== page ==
Euphemisms have been with us for as long as language has existed – from the time humans began communicating with each other through speech.
As the art of language advanced, the use of euphemism – as a tactical way in which to express something in a more acceptable, and oftentimes in order to hide something’s real adverse gravity – also became more sophisticated, and even comedic.
How many times has some unemployed person said he was currently “in-between jobs”, or someone broke claimed to be “financially constrained”?
We have witnessed a similar trend in other facets of life – with prostitutes being referred to as “commercial sex workers”, or dying being described as “passing away’.
Zimbabwe has not been left out – with the government playing a leading role in employing euphemisms to hide its long-running failures in fulfilling its lofty promises of uplifting the citizenry’s livelihoods, and a prosperous stable middle income economy.
How else can we describe a ruling establishment that comes into power promising “castles in the air” – more specifically, the current crop that grabbed power through a military coup d’etat in November 2017 – touting themselves as a “new dispensation”, regardless of the fact that these have been the same faces we have seen in leadership since Zimbabwe attained independence in 1980?
Did they not proclaim themselves as “hitting the ground running” – promising to quickly stabilize the economy (specifically, after the ill-considered reintroduction of the local currency), vowing to construct 1.5 million houses before 2023 (at an alarming average rate of 821 per day), “opening Zimbabwe for business” (with assurances of millions of well-paying jobs, especially for the youth)?
Yet, is the local currency – which was at one point disingenuously packaged as the “strongest in the region” – arguably the weakest not only in the region, but also the continent…whose value has been nosediving at a frightening speed, even at the questionable state-run foreign currency auction?
Are Zimbabweans not poorer than what they were only four years ago – when the so-called “Second Republic came office – with over 7.9 million people (more than half the population) being classified as extremely poor (earning less than USD1.90 per day, according to both the UN and World Bank), and more than 75% per cent living under the poverty datum line?
Did civil servants – who earned an average of USD540 in 2018 – not hopelessly watch their salaries being callously reduced to less than USD200…a catastrophe that also befell the rest of the employed, and those operating private business entities, whose savings and earnings were wiped out seemingly overnight?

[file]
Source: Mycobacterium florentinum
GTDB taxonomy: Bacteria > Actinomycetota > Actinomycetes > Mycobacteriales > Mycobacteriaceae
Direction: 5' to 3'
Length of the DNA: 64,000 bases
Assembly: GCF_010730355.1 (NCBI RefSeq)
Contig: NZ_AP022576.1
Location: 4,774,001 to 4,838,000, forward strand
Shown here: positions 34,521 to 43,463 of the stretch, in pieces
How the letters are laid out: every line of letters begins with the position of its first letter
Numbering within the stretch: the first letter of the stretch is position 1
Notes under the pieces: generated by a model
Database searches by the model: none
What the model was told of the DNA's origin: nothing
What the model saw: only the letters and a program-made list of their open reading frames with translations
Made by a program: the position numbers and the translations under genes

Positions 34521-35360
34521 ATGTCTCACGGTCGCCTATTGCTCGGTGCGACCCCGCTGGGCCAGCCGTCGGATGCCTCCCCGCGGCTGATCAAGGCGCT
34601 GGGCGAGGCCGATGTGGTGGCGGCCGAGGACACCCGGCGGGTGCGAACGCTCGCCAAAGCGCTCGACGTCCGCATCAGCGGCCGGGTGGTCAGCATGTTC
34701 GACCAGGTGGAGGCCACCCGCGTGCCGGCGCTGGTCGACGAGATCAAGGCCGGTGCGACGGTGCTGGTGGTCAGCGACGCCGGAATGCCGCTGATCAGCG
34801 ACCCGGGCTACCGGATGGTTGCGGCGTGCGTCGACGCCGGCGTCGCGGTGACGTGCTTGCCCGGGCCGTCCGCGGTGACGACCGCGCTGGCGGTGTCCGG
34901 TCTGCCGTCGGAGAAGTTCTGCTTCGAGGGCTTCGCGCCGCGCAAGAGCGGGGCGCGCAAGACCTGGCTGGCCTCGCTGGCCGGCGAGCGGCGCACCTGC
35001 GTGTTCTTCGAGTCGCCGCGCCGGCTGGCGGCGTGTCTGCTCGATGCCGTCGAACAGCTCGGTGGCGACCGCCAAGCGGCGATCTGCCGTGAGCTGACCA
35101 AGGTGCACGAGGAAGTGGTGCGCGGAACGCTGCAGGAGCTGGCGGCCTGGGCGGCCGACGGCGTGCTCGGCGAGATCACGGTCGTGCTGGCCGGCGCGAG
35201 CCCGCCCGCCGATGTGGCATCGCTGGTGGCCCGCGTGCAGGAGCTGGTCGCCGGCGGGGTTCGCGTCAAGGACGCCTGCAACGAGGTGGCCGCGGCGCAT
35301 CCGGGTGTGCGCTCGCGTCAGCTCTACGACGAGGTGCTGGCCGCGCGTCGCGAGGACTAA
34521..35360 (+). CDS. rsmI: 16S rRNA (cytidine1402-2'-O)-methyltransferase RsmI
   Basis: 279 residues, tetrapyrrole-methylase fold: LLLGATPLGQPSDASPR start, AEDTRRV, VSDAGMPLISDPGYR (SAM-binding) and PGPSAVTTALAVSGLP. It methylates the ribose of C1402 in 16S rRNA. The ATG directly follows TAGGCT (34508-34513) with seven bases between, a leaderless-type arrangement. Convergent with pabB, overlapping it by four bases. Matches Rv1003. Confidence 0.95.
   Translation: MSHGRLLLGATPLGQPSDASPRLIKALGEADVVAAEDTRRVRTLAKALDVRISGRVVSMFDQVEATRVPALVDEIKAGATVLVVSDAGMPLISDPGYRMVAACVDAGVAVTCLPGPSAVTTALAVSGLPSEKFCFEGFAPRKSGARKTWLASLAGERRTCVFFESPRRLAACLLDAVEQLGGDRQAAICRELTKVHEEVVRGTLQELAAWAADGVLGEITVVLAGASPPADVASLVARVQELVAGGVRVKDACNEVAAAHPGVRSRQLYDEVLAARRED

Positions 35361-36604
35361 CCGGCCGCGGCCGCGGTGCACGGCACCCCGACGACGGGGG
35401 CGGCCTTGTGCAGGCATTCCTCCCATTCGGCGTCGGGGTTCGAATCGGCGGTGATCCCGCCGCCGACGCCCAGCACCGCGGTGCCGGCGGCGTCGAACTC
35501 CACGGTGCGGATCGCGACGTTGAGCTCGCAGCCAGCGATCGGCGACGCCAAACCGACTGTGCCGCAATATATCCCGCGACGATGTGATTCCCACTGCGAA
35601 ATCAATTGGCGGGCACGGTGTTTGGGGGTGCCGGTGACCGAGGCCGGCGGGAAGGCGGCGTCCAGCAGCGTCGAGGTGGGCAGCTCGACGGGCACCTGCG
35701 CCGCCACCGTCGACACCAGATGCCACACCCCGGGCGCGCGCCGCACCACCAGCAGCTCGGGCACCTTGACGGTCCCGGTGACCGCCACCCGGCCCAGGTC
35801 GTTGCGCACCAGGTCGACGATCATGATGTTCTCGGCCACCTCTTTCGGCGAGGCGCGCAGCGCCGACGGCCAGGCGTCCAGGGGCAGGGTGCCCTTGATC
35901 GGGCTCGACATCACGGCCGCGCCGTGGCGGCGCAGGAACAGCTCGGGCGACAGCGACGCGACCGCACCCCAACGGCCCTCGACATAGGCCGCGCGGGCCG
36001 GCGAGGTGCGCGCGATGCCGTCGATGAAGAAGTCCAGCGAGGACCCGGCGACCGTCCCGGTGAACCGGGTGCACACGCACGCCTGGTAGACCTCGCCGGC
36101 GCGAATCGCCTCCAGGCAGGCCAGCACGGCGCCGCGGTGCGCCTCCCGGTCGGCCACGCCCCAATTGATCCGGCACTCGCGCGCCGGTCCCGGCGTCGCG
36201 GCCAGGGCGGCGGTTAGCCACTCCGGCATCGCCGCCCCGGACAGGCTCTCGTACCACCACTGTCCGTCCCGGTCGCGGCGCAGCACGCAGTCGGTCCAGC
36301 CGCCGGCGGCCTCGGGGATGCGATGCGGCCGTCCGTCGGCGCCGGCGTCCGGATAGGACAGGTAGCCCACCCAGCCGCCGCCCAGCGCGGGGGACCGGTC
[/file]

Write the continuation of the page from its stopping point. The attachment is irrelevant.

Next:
Therefore, when the ruling elite loudly proclaim that they are “building the country brick by brick” – what does that actually mean?
What changed from “hitting the ground running” and promises of constructing nearly a thousand houses a day, and the assurances (repeated every year since 2019) of stabilizing the local currency and harnessing inflation – to “building brick by brick”?
Are these statements not poles apart – and, can even be characterized as contradictory?
One can not claim to be sprinting – then, suddenly change tune, and say he is actually simply taking a lazy stroll.
What, then, is the truth?
That is why this whole “building the country brick by brick” is nothing more than a sick euphemism intended to hide the dismal failures – whilst, packaging this as some slow progress, but progress all the same.
Let us be frank with each other as a nation – we are not progressing anywhere…no matter how slow or negligible.
As a matter of fact, any discernable movement has been backwards.
How else can we describe someone who earned USD540 in 2019, now receiving less than USD200?
Can this ever be labelled as “building brick by brick” – no matter how creative one wants to be with the English language?
It would have been more believable had those in power called this, “demolishing the country brick by brick” – although, I have often said, “wall by wall”.
The government of Zimbabwe should stop hiding behind a finger, in its shameful attempts at deceiving the citizenry.
© Tendai Ruben Mbofana is a social justice activist, writer, author, and social commentator. Please feel free to contact him on WhatsApp/Call: +263715667700 / +263782283975, or Calls Only: +263788897936 / +263733399640, or email: email@example.com